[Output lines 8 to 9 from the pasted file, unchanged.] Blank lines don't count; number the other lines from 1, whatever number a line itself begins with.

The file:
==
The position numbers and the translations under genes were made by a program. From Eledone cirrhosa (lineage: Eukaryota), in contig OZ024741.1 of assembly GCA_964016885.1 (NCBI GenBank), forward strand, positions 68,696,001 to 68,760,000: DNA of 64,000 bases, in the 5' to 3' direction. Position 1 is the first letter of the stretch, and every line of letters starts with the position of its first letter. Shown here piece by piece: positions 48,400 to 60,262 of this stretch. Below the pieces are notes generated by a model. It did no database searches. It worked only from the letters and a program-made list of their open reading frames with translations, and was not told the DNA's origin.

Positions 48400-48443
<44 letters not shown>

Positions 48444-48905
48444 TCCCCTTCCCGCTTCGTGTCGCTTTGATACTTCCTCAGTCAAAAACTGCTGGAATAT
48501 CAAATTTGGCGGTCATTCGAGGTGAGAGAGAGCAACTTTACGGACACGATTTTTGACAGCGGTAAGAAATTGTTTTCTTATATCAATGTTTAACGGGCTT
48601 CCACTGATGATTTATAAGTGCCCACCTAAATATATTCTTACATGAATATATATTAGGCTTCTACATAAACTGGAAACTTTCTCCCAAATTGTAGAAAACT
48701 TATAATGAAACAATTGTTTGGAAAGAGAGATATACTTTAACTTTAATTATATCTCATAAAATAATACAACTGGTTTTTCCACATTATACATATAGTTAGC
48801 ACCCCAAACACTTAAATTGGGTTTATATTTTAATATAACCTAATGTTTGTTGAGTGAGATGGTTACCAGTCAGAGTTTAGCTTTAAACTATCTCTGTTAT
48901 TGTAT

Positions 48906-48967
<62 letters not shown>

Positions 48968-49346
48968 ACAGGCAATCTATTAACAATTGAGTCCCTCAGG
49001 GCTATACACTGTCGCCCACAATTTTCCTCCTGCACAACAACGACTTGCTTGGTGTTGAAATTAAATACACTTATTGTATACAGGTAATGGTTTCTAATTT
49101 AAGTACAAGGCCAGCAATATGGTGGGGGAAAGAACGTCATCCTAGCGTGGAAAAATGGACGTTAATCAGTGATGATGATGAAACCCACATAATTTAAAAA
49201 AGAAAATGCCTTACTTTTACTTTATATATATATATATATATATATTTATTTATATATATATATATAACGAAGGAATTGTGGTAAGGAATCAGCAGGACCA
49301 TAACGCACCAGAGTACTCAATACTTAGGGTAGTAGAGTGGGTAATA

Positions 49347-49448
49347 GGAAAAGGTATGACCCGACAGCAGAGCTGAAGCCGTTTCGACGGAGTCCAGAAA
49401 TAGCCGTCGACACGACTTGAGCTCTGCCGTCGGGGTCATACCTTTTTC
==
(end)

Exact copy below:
48701 TATAATGAAACAATTGTTTGGAAAGAGAGATATACTTTAACTTTAATTATATCTCATAAAATAATACAACTGGTTTTTCCACATTATACATATAGTTAGC
48801 ACCCCAAACACTTAAATTGGGTTTATATTTTAATATAACCTAATGTTTGTTGAGTGAGATGGTTACCAGTCAGAGTTTAGCTTTAAACTATCTCTGTTAT